Subscribe options

Select your newsletters:

Please enter your email address:

@

Your email address will only be used for the purpose of sending you the ITER Organization publication(s) that you have requested. ITER Organization will not transfer your email address or other personal data to any other party or use it for commercial purposes.

If you change your mind, you can easily unsubscribe by clicking the unsubscribe option at the bottom of an email you've received from ITER Organization.

For more information, see our Privacy policy.

News & Media

Latest ITER Newsline

  • Vacuum vessel repair | A portfolio

    Whether standing vertically in the Assembly Hall or lying horizontally in the former Cryostat Workshop now assigned to component repair operations, the non-conf [...]

    Read more

  • European Physical Society | ITER presents its new plans

    The new ITER baseline and its associated research plan were presented last week at the 50th annual conference of the European Physical Society Plasma Physics Di [...]

    Read more

  • Image of the week | The platform's quasi-final appearance

    Since preparation work began in 2007 on the stretch of land that was to host the 42-hectare ITER platform, regular photographic surveys have been organized to d [...]

    Read more

  • Cryopumps | Preparing for the cold tests

    Before being delivered to ITER, the torus and cryostat cryopumps are submitted to a  comprehensive series of factory acceptance tests. This is not sufficie [...]

    Read more

  • Fusion technologies | Closing a fusion schism

    Historically, inertial confinement and magnetic confinement approaches to fusion have been parallel, separate processes. The ITER Private Sector Fusion Workshop [...]

    Read more

Of Interest

See archived entries

Cryopumps

First unit reaches ITER

The ITER vacuum team, the European Domestic Agency Fusion for Energy, Research Instruments (RI), and the ITER Director-General were all excited to welcome the delivery of the ITER first production cryopump on 30 May.

The torus and cryostat cryopumps are among the most complex components to be designed and manufactured for ITER. Operating at temperatures as low as 4.5 K and as high as 200 °C, they will safely pump and confine the fusion exhaust of helium, tritium and deuterium as well as provide insulating vacuum in the ITER cryostat. (Click to view larger version...)
The torus and cryostat cryopumps are among the most complex components to be designed and manufactured for ITER. Operating at temperatures as low as 4.5 K and as high as 200 °C, they will safely pump and confine the fusion exhaust of helium, tritium and deuterium as well as provide insulating vacuum in the ITER cryostat.
"This delivery is the first of 8 units to roll off the industrial production line with cryopumps now set to arrive at ITER at a rate of one per month," says Robert Pearce, ITER Vacuum System Project Leader. "This delivery achieves an iconic ITER milestone, the culmination of much innovative and challenging work collaboratively performed by the ITER team, including the European Domestic Agency, European industry and associations."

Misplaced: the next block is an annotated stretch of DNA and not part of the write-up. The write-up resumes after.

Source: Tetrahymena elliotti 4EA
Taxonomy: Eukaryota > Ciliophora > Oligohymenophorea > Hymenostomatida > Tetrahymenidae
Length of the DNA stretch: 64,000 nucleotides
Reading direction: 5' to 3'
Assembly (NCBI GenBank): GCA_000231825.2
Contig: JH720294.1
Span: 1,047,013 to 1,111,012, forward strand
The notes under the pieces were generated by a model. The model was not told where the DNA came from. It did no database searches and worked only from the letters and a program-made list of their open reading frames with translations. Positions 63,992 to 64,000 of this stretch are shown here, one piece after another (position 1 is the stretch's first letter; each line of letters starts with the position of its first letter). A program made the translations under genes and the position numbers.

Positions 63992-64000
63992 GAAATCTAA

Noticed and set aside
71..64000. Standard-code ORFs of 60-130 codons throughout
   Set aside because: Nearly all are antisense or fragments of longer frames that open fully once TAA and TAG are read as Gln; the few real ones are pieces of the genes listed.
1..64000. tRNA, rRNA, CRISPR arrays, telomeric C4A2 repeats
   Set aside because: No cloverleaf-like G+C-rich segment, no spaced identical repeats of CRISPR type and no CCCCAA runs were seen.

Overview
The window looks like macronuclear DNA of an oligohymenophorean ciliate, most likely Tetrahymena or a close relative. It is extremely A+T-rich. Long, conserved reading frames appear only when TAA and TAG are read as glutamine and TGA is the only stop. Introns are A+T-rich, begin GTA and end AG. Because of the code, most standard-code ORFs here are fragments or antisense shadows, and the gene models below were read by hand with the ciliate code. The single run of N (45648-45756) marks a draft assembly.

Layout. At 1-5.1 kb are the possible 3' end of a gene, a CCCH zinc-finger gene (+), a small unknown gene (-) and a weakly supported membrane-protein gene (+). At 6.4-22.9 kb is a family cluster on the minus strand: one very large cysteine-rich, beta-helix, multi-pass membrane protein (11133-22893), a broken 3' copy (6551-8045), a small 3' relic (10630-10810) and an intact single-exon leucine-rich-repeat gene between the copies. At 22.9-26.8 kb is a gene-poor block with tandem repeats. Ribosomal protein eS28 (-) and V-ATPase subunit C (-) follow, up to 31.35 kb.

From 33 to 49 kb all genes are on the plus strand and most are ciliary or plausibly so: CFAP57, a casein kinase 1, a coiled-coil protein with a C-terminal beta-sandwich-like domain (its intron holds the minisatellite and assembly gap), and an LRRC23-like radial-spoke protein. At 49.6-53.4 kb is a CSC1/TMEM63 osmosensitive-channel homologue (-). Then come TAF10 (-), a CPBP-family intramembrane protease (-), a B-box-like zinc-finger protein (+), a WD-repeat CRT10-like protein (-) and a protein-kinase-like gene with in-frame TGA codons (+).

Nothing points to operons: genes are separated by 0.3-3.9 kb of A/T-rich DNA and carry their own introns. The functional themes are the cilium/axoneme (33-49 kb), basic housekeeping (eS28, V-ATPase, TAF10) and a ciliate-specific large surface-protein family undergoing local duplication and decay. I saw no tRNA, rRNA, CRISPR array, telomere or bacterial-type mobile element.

The torus and cryostat cryopumps are among the most complex components to be designed and manufactured for ITER. Operating at temperatures as low as 4.5 K and as high as 200° C, they contain precision mechanics with moving parts that form the world's largest all-metal vacuum valve. The cryopumps will safely pump and confine the fusion exhaust of helium, tritium and deuterium as well as provide insulating vacuum in the ITER cryostat.

ITER completed the build-to-print design of the pumps in 2017, after building the pre-production cryopump. Constant effort and attention to detail were required to successfully manufacture these pumps. Challenges during manufacturing included damage to components due to flash flooding from severe storms in Germany, the Covid-19 pandemic, and the need to develop a new adhesion method for the cryopump coconut charcoal after corrosive chlorine was found in the previously used glue.

Director-General Pietro Barabaschi (left) joins ITER Organization and Fusion for Energy team members and representatives of industry in celebrating the arrival of the first of eight cryopumps. (Click to view larger version...)
Director-General Pietro Barabaschi (left) joins ITER Organization and Fusion for Energy team members and representatives of industry in celebrating the arrival of the first of eight cryopumps.
The pumps were initially planned to be installed for a first plasma in 2025, however it will be a few years before the vacuum vessels divertor ports are ready to receive the pumps. In the meantime a cryopump test facility is being built within the ITER cryoplant, allowing each pump to be tested in advance at cold temperatures (4.5 K) and for ITER's pumping scenarios, ultimately saving significant amounts of time during commissioning.

Many people have worked on the cryopumps over the last 20 years or so; even Director-General Pietro Barabaschi recalls doing an analysis back in ITER's Engineering Design Activities days. As such, this delivery is akin to the joyous arrival of a heathy baby—it's just that this baby has many proud parents who have contributed from conception through R&D, design, qualification and manufacturing through to this momentous delivery!

See a related story on the Fusion for Energy website.



return to the latest published articles